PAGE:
Progressive Agriculture Foundation Shares Safety Tips About Children Operating All-terrain Vehicles

Progressive Agriculture Foundation Shares Safety Tips About Children Operating All-terrain Vehicles

National Farm Safety and Health Week is a good time for parents and children to review safety tips on the proper way to ride and operate all-terrain vehicles.

”safetyAll-terrain vehicles (ATVs), though helpful tools on farms and in rural areas, can be extremely dangerous, especially for children. If not properly operated, ATVs can cause severe injury or even death to their operators. The U.S. Consumer Product Safety Commission attributes nearly 6,500 deaths over the last 23 years to ATV accidents. More than 2,000 of those deaths involved children under the age of 16.

“Children under the age of 16 shouldn’t drive ATVs, and those who are old enough should know how to properly operate the vehicle before using it,” says Bernard Geschke, program specialist for Progressive Agriculture Foundation® (PAF). During National Farm Safety and Health Week, Sept. 18–24, 2011, PAF reminds parents that keeping children safe on the farm, ranch and other rural areas is a year-round job.

Parents should teach their children that ATVs are powerful tools that should be used with caution.

If children are old enough to drive or ride, Geschke suggests complying with the following safety precautions:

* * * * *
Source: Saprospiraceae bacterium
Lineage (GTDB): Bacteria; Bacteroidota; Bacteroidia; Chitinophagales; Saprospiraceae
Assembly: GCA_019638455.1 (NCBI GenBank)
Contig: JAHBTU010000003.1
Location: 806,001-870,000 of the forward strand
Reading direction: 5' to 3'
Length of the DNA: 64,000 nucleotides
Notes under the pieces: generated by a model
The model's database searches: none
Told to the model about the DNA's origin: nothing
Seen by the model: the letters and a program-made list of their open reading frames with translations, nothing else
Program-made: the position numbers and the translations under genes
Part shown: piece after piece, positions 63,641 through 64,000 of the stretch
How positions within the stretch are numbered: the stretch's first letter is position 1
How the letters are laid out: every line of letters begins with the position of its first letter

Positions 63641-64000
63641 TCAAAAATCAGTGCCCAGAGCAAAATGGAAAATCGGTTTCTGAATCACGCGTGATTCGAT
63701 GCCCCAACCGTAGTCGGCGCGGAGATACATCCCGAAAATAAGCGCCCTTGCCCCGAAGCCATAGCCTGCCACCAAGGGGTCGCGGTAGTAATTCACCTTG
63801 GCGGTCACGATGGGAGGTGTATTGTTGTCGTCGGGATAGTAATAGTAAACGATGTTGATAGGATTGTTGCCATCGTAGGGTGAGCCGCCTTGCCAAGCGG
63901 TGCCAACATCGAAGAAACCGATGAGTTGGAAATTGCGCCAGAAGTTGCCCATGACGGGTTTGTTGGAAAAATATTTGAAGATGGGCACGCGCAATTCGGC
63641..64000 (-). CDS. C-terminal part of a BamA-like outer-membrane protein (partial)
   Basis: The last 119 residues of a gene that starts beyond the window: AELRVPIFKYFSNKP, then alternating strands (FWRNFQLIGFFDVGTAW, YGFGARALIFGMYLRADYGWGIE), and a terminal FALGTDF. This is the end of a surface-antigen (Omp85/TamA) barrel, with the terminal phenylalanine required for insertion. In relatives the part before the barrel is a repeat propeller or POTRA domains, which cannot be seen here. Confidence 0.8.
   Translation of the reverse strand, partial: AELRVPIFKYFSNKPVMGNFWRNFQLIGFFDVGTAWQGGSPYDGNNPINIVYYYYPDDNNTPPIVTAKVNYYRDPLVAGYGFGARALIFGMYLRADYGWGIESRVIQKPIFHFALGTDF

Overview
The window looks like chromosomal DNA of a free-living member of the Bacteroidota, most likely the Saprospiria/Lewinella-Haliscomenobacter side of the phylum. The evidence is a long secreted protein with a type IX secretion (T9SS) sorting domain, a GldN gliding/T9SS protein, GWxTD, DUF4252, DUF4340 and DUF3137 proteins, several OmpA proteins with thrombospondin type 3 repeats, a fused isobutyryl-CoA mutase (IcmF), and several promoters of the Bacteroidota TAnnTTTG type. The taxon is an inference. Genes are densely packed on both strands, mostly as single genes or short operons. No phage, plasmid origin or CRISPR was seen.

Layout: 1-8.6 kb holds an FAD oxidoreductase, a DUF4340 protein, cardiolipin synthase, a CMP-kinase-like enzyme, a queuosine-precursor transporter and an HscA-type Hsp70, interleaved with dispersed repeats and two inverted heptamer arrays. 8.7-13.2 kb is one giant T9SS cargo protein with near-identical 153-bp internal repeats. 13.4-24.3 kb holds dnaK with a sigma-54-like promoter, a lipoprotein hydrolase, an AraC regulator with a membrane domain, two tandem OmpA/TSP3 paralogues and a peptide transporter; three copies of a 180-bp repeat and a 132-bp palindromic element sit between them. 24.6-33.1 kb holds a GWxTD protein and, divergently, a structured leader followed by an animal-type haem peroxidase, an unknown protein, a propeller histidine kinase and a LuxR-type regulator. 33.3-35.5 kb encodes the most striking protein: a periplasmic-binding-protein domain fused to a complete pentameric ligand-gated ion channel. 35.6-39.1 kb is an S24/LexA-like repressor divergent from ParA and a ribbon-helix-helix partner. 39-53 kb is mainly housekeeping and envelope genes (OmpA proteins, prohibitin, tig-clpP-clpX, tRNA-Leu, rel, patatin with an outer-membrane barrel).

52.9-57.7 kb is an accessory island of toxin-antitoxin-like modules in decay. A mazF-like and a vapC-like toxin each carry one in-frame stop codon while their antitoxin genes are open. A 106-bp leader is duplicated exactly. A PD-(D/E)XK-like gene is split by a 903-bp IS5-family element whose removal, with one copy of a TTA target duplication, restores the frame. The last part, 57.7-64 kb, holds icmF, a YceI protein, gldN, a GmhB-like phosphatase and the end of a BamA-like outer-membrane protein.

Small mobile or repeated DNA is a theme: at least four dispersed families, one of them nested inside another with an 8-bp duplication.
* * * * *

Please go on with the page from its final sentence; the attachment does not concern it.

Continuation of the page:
• Never ride on paved roads. By traveling on the same road as cars, the ATV driver runs the risk of being hit. Ride only on designated trails.

• Only one person should be allowed to drive an ATV, with no passengers.

• Drivers should be at least 16 years old. ATVs are not appropriate for all ages.

• Always wear a helmet, long sleeves, long pants, boots, goggles and gloves. These will protect riders and drivers in the case of a collision or mishap.

• Take an ATV safety course. The website www.ATVSafety.org offers courses to get drivers up to
speed on proper safety practices.

Make sure the ATV is the appropriate size for the rider. Information about properly sizing ATVs may also be found at www.ATVSafety.org.

Safety tips such as these are examples of the things children learn when they attend Progressive Agriculture Safety Days®, which are held each year in approximately 400 local communities throughout North America.

Safety Days are fun, hands-on, one-day events that provide children with education and training that can keep them and those around them safer and healthier on a farm or ranch, and at home. The program explores more than 30 topics, including ATVs, firearms, water/outdoor safety and knife safety. PAF provides the curriculum, coordinator training, take-home bags, T-shirts and other resources to help make the Safety Days a reality. PAF is committed to providing farm and ranch safety and health education to children across rural America in an effort to reduce farm- or ranch-related injuries and death.

ABOUT PROGRESSIVE AGRICULTURE FOUNDATION
The Progressive Agriculture Safety Day program is the largest rural safety and health education program for children in North America and a program of the Progressive Agriculture Foundation, a 501(c)(3) charitable foundation. The Foundation’s mission is to provide education and training to make farm, ranch and rural life safer and healthier for children and their communities. In 2008, PAF was awarded the Better Business Bureau Wise Giving Alliance National Charity Seal, demonstrating its commitment to accountability and ethical practices. Safety Day applications are due each July 15 for Safety Days that will be conducted the following calendar year.

09.13.2011